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Scientists found that plastic pollution in Atlantic Ocean is 10 times greater than anticipated

As a result of the debris hidden beneath the surface of the ocean, the levels of plastic in the Atlantic Ocean are at least 10 times higher than previously estimated.

A study published by the journal Nature Communication has measured pollution from three plastic types – polyethylene, polypropylene, and polystyrene – at 12 locations across a 10,000km stretch of the Atlantic Ocean.

Research has found that microplastic is retained in the Atlantic Ocean’s top 200 metres alone between 12 and 21 million tonnes.  

Scientists, who are from the UK’s National Oceanography Centre, previously estimated that the amount of plastics that has entered the Atlantic Ocean since 1950 were 17 million.

Their findings further indicate that, if the measurements taken from the ocean’s maximum 200m, there are an additional 178 million tonnes of plastic compared to previous estimates, which means ten times the previous estimates.

UK’s National Oceanography Centre is the first to have done a research on this across the entire Atlantic, from the UK to the Falklands.

Dr Katisaryna Pabortsava, of the UK’s National Oceanography Centre and lead author of the research, said: “previously, we couldn’t balance the mass of floating plastic we observed with the mass we thought had entered the ocean since 1950”.

“This is because earlier studies hadn’t been measuring the concentrations of ‘invisible’ microplastic particles beneath the ocean surface,” she added.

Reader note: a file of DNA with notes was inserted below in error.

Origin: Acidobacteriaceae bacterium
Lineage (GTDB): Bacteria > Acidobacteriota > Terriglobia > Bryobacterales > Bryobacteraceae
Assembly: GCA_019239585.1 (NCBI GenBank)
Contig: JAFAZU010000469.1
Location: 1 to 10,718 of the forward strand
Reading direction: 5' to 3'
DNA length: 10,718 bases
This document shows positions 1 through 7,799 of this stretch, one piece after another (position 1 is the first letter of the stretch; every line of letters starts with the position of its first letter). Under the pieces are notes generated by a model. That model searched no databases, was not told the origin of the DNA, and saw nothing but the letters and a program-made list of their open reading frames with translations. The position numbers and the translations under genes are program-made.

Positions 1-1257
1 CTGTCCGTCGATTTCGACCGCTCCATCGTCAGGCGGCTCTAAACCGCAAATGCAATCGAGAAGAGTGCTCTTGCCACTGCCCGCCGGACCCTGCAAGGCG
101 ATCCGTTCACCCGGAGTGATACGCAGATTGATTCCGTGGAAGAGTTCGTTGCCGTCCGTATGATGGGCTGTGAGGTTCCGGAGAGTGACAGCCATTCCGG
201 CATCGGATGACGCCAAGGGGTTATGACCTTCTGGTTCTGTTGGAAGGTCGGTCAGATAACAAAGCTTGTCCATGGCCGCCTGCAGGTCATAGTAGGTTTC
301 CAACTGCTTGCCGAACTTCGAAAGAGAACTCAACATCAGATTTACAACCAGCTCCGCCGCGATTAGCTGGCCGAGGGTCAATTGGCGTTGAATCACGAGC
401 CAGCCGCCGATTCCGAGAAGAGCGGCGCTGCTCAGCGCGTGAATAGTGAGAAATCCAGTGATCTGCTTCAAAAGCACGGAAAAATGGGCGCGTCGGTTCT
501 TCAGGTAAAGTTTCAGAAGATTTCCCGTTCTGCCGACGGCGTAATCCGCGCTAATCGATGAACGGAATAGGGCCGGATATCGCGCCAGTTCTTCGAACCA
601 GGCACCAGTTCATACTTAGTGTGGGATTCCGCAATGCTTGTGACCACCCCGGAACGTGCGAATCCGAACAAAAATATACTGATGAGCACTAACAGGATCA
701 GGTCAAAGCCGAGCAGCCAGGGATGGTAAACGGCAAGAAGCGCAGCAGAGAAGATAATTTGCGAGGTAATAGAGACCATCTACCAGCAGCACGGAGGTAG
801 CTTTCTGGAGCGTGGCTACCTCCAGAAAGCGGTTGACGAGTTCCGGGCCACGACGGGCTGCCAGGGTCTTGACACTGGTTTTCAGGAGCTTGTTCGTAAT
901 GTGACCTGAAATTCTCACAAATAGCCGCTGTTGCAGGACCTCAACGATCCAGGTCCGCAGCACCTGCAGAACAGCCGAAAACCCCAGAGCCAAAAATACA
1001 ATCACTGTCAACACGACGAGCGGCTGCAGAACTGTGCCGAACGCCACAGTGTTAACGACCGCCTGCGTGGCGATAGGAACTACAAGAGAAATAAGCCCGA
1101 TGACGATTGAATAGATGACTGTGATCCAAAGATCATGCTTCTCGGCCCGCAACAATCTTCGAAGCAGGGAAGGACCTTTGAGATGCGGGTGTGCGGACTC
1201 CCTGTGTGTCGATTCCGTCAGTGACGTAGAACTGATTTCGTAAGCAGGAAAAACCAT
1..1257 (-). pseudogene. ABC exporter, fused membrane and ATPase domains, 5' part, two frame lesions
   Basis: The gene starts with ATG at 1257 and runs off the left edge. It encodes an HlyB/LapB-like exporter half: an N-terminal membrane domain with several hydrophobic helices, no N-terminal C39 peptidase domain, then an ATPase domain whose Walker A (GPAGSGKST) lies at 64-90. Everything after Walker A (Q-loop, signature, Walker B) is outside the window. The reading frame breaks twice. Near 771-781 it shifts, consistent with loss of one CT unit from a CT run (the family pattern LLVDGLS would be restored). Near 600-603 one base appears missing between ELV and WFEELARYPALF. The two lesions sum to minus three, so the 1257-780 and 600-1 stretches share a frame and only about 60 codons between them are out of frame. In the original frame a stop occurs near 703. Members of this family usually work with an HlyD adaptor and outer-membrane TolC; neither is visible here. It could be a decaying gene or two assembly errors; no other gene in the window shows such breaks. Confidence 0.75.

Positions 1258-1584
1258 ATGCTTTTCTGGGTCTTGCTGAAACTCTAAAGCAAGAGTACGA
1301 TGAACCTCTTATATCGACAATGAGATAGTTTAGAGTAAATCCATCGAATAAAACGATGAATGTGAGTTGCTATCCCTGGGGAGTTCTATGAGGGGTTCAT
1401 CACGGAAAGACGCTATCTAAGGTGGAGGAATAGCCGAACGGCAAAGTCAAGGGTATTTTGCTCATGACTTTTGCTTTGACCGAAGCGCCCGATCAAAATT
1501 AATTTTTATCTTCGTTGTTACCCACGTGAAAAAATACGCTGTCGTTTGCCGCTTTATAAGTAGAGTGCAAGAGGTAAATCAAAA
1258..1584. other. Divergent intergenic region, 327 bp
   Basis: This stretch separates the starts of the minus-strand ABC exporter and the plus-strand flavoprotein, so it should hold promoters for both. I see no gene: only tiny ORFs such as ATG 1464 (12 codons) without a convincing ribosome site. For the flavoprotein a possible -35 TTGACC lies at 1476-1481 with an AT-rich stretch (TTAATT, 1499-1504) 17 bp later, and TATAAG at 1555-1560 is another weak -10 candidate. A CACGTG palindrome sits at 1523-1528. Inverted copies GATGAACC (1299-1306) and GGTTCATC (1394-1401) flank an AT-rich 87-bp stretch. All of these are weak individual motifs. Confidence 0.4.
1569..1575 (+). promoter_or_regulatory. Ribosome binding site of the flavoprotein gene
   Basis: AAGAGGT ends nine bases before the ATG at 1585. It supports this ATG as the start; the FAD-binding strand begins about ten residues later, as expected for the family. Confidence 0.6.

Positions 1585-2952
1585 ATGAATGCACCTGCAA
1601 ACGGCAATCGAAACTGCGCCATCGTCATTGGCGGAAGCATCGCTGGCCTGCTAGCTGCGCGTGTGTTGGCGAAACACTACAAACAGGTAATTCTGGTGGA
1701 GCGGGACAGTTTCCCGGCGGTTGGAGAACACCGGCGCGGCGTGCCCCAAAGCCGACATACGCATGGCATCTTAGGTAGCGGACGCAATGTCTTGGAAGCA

The seawater samples were collected between September and November 2016, and spectroscopic imaging were then used to detect and identify plastics.

Co-author Professor Richard Lampitt pointed out that, In order to assess the dangers of plastic exposure to the environment and humans, we need reasonable estimates of the amount and characteristics of this material, how it enters the ocean, how it degrades and then how harmful it is at these levels. 

“This paper demonstrates that scientists have had a totally inadequate understanding of even the simplest of these factors, how much is there, and it would seem our estimates of how much is dumped into the ocean has been massively underestimated,” he said.

The study identified that plastic plays an important role in daily lives with features that are not matched by other materials.

“As plastics are likely to be widely used for many years to come, the need to quantify this material in terms of its sources, sinks and the processes responsible is a matter of considerable urgency,” the study said.

“Without this fundamental knowledge, evidence-based conclusion about harms associated with exposure to plastics as well as decisions about the ways society produces, uses and disposes of this very valuable and extraordinary material will not be possible.”

However, it said that plastic’s durability has negative ramifications when it is released into the environment through poor waste management practices.

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